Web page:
The 53rd Annual Scientific Congress of the Korean Association of Orthodontists PASSION FOR A LONG JOURNEY :
Nature vs Nurture

November 5(Thu) - 6(Fri), 2020
Precongress: November 1(Sun) / VOD: November 7(Sat) - 8(Sun)

Digital technology

The 3D metal-printed appliance
Dr. Simon Graf
  • Smile AG Belp, Switzerland
  • Facebook: Smile AG
  • Instagram: simon_graf_at_smile_ag
  • Phone +41 78 626 88 97
  • Born 15.10.1980
  • Academic studies: Dentist, University of Bern 17.10.2007
  • 3 years orthodontic postgraduate program, orthodontic department of the University of Basel August 2009 - September 2012
  • Opening Smile AG (german for: Smile Inc.) Private orthodontic clinic in Belp, Switzerland February 2014

The orthodontic profession needs to adapt, and embrace advancements, trying to implement and simplify digital technologies in the daily orthodontic workflow. By adapting to change, we are today comparable to a situation in history, when travelling by plane became more regular, some adaptive sail-makers started to deliver their canvas to the plane-builders as a cover for the wing-frame-work, instead of disappearing with the vanishing sailboats. I do not advocate blind adoption, but a thorough evaluation of all that there is to offer. Of course there are always new technologies that will fail, or lead to a dead-end. The easiest way is to evaluate if there's a benefit in a new available technology for an orthodontist, is to ask, "if the patient can profit from it? Not just the orthodontist!"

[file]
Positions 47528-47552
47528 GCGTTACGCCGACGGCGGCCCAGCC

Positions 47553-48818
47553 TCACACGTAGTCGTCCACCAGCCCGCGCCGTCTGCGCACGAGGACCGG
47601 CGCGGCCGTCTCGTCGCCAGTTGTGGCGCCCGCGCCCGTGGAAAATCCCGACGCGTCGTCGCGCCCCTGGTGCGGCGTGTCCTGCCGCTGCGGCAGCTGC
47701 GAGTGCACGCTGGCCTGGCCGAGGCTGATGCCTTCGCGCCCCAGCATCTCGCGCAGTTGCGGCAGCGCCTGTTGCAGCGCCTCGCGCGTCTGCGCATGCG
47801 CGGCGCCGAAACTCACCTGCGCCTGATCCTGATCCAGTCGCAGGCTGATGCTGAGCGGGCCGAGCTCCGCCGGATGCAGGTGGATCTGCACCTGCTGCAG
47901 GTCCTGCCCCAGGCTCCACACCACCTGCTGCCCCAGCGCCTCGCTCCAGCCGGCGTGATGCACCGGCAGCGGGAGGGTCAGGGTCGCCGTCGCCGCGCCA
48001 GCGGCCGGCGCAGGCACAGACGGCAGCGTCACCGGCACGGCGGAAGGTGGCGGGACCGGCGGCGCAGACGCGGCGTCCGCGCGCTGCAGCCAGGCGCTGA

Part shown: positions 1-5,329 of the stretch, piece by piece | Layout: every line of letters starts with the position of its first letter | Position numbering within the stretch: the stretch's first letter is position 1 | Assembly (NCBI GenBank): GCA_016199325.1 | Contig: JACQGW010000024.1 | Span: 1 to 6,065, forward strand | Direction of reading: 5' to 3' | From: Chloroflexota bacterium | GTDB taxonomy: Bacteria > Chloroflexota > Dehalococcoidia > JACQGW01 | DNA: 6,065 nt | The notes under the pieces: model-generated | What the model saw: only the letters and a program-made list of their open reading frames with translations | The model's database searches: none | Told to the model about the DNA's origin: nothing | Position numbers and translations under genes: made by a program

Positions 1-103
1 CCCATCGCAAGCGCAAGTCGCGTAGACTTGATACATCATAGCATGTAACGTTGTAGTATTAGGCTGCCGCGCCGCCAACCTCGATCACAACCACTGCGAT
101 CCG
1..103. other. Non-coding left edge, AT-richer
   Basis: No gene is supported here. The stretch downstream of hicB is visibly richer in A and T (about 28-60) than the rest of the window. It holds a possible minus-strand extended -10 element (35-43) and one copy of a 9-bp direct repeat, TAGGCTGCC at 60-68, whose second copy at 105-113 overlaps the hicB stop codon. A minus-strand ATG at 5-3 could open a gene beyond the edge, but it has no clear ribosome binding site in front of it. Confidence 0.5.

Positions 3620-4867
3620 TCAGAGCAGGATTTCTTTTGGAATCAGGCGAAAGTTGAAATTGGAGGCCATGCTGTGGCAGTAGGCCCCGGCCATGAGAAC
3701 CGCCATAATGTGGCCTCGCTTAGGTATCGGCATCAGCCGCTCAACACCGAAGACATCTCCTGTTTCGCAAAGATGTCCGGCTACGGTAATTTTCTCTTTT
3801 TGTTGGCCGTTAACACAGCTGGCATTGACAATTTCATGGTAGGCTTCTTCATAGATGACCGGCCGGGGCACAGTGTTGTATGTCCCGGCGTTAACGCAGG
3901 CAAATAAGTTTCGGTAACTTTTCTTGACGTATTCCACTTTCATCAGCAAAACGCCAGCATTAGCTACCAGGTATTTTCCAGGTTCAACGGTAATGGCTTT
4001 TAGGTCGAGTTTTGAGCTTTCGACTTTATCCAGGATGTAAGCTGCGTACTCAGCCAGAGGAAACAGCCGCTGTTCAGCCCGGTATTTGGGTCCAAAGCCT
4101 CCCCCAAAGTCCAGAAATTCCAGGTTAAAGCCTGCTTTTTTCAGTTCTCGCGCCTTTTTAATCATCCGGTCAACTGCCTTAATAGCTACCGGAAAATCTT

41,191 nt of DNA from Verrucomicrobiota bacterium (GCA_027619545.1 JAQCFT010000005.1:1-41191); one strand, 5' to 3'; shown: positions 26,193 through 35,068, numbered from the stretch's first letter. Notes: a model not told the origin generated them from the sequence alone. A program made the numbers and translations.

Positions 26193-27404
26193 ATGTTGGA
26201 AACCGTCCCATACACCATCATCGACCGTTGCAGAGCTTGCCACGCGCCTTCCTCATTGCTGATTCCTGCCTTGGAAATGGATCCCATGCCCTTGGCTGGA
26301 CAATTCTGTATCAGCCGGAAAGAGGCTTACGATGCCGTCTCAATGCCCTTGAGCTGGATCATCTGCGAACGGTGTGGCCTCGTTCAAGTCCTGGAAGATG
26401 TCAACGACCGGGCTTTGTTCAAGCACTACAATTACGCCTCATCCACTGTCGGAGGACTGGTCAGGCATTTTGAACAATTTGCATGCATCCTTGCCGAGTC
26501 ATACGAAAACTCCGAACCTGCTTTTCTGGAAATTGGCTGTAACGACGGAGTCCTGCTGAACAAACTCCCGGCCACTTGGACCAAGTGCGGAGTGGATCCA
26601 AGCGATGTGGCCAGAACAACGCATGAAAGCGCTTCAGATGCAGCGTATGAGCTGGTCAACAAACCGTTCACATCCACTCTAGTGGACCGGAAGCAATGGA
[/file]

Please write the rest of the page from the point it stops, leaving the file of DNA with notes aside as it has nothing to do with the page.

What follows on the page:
In an era of instant gratification, people desire the needs to go faster nowadays, and having a look at the success of companies, delivering a new smile for the patients to their homes, obviously there's a high demand for reducing the chair-side time in the orthodontic office. The process demonstrated in this article is an innovation that can benefit chair-side efficacy and open new possibilities to direct metal printing in orthodontics, an area that is generating a lot of interest.
The intraoral scanner used in this procedure was the Trios 2 from 3Shape (Copenhagen, Denmark). Of course, the STL-file (surface tessellation language, three-dimensional non-colored data) can be produced with a lab-scanner or CT, or from the impression-tray/gypsum-cast directly. The STL-file from the jaw needs to be imported in software where it's possible to manipulate three-dimensional files. In this virtual space, the orthodontic appliance can be designed. First the tooth surface needs to be defined, then the distance between tooth surface and appliance should be locked, so it will be always the same. Now it's possible to design the bonding site of the appliance. It can have the same shape as a classic molar band, just not passing through the contact-points to the neighboring tooth, or like a C-clasp shape from partial prosthodontics or just a supportive stick following the shape of the tooth. From that point there are no limits for the appliance design. Starting from a space-maintainer, a rapid-palatal expander, a trans-palatal arch, a lingual arch, to a Herbst-appliance or a mandibular advancement (MARA) appliance is possible.